At the time Fanone was referring to the fact that Republican members of the House and Senate refused to acknowledge the viciousness and extent of the assault or even the reason it occurred. Since that time, Republicans have even attempted to ascribe some sort of heroism or justification on the part of these insurrectionists. Trump himself has called them “great people,” and a “loving crowd.”

So, after each officer testifying before the committee sets forth—in painstaking detail—the extent and cause of his/her injuries sustained at the hands of the Trump mob, the committee members will have an opportunity to simply remind Americans that all of those officers’ injuries stemmed entirely from one man’s malice, depravity and complete indifference to their fate. An indifference that he has never once even tried to hide or disguise by the slightest expression of sympathy or appreciation for their sacrifice.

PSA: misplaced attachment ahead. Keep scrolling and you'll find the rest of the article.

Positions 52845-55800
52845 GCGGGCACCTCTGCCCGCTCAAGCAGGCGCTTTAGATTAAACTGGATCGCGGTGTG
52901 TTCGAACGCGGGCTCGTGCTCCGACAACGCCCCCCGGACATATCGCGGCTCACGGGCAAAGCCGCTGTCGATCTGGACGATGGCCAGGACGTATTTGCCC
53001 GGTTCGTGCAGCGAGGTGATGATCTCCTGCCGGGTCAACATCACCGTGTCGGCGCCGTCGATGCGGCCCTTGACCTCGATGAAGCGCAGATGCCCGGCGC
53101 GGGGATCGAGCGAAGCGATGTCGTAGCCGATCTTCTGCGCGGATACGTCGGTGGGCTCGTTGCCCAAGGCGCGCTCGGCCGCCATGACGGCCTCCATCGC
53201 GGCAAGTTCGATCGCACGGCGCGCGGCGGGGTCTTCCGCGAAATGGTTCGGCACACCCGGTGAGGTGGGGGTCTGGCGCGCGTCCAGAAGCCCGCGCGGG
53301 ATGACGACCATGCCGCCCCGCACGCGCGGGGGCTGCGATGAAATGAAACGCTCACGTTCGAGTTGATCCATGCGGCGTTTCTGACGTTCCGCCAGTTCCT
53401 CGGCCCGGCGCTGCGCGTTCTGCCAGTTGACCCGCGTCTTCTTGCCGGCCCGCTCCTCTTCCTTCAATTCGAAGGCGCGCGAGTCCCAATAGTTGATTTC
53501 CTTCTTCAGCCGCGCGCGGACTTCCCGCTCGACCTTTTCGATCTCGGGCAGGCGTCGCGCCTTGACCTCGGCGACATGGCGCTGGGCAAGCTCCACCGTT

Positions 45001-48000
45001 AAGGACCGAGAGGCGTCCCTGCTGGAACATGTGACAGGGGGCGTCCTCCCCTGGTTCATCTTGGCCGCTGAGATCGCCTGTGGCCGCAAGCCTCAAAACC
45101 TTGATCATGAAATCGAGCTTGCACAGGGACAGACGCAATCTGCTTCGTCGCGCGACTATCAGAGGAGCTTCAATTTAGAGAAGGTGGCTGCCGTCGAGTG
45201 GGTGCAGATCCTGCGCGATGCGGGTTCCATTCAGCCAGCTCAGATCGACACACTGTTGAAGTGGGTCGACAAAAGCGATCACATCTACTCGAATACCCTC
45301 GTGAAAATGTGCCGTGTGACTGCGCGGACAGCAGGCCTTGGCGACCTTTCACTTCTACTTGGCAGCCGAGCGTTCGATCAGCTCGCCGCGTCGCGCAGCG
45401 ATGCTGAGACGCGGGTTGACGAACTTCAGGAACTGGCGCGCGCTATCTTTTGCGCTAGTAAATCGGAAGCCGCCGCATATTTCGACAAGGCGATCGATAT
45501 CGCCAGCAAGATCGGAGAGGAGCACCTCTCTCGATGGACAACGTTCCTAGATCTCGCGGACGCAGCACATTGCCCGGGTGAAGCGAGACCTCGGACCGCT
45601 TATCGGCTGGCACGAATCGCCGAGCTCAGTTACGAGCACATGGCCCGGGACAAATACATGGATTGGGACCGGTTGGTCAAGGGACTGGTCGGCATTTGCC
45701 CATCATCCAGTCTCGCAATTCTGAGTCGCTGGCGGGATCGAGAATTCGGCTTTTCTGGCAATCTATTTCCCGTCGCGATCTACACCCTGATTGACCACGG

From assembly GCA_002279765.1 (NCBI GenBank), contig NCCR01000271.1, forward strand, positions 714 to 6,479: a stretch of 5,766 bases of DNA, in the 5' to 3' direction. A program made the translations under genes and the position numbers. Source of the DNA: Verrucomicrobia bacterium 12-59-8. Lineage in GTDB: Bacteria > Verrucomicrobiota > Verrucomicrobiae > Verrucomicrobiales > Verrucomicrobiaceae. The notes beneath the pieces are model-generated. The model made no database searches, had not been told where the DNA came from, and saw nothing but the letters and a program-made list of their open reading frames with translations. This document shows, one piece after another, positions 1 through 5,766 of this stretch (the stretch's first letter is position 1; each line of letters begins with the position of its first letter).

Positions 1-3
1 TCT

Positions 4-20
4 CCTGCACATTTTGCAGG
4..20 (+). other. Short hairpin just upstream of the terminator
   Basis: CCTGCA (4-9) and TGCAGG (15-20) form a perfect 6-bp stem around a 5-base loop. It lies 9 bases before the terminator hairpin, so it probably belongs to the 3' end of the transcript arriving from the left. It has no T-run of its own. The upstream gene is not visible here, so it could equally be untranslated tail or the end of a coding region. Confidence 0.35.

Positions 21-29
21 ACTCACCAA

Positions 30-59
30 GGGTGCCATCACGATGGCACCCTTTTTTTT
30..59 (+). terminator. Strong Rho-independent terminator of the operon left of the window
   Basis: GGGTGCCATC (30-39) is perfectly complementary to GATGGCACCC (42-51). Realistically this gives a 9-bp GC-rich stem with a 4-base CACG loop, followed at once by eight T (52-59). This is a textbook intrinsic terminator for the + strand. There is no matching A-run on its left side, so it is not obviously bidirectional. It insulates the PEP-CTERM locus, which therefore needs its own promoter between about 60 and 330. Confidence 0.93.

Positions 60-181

Did President Donald Trump ever contact you to apologize, or express his sympathy, gratitude or appreciation for your sacrifice?

That, at the very least, should leave an impression.